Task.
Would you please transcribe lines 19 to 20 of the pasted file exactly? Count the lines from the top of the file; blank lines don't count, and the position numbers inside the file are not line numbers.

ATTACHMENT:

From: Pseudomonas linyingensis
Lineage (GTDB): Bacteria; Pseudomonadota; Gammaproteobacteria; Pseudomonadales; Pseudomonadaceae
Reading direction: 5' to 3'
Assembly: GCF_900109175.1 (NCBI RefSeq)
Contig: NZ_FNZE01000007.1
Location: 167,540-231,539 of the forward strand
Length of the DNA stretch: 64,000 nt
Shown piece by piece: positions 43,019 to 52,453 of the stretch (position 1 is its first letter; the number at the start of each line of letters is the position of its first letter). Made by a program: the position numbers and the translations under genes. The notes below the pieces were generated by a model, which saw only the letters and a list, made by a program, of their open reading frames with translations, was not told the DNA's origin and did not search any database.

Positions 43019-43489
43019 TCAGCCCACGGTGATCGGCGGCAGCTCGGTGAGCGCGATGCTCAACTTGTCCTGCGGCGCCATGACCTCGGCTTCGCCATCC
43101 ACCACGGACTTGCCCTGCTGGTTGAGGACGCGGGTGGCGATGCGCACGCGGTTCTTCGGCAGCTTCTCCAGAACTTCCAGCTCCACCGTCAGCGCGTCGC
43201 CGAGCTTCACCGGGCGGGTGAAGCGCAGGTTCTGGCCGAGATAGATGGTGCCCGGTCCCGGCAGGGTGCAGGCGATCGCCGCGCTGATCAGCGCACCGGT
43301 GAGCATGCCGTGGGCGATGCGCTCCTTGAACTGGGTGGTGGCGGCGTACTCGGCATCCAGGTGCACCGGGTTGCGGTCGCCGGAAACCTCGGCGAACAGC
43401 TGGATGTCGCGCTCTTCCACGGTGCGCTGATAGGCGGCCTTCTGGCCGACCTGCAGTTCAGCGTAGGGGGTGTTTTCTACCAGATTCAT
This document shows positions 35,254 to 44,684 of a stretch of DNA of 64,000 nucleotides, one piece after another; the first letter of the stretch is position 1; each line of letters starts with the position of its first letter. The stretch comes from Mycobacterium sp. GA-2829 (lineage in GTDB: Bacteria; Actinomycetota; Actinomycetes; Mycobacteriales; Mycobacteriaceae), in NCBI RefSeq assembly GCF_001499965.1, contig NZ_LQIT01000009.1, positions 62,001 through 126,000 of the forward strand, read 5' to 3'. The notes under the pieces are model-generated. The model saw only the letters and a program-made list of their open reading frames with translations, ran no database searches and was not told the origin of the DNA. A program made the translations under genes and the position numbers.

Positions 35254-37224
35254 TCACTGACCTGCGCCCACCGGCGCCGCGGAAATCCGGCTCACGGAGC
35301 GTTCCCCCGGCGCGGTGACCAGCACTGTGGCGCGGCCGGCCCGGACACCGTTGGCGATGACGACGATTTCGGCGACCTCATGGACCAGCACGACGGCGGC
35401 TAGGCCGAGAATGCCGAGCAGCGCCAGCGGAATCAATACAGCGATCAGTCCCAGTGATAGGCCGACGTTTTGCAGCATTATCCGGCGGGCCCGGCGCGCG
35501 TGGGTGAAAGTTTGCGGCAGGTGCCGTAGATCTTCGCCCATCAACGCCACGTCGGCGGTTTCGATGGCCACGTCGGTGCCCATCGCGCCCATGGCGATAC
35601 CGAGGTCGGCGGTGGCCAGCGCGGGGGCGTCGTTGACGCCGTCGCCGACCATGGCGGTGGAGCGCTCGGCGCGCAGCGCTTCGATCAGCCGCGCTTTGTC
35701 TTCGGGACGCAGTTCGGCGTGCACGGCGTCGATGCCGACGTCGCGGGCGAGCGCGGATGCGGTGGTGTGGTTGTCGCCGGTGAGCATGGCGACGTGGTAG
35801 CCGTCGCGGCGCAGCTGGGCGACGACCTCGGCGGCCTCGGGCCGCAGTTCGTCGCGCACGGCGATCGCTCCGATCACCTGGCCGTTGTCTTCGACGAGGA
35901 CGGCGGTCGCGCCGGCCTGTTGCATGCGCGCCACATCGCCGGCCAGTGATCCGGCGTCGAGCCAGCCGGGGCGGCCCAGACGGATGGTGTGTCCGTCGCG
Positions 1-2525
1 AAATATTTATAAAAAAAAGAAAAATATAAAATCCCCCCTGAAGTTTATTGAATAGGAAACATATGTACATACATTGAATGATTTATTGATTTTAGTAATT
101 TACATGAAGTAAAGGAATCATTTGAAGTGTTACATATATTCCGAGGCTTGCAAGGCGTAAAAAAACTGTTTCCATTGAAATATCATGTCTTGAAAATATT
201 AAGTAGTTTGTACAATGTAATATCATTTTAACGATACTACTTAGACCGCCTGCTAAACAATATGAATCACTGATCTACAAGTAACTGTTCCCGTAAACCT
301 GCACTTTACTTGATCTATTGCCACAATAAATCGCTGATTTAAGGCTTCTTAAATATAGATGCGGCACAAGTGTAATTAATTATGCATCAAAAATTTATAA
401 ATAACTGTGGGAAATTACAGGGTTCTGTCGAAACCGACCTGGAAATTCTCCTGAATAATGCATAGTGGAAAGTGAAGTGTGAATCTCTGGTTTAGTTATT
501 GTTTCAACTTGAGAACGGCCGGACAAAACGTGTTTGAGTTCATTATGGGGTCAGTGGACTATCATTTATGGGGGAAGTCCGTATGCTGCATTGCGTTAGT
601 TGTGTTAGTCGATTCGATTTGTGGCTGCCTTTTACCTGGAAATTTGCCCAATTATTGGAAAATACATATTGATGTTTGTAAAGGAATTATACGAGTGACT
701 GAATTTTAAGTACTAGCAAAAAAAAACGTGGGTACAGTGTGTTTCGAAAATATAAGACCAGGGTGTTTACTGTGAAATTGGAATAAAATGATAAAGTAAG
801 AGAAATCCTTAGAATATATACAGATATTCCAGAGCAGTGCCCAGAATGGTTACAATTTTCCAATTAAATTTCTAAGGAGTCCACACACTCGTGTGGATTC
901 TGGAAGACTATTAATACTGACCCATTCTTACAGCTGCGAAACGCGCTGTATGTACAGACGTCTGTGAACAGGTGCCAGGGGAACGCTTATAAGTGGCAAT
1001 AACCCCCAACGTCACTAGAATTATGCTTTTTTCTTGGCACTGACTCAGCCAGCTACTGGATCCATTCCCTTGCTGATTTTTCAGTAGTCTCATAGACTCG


35401 TAGGCCGAGAATGCCGAGCAGCGCCAGCGGAATCAATACAGCGATCAGTCCCAGTGATAGGCCGACGTTTTGCAGCATTATCCGGCGGGCCCGGCGCGCG
35501 TGGGTGAAAGTTTGCGGCAGGTGCCGTAGATCTTCGCCCATCAACGCCACGTCGGCGGTTTCGATGGCCACGTCGGTGCCCATCGCGCCCATGGCGATAC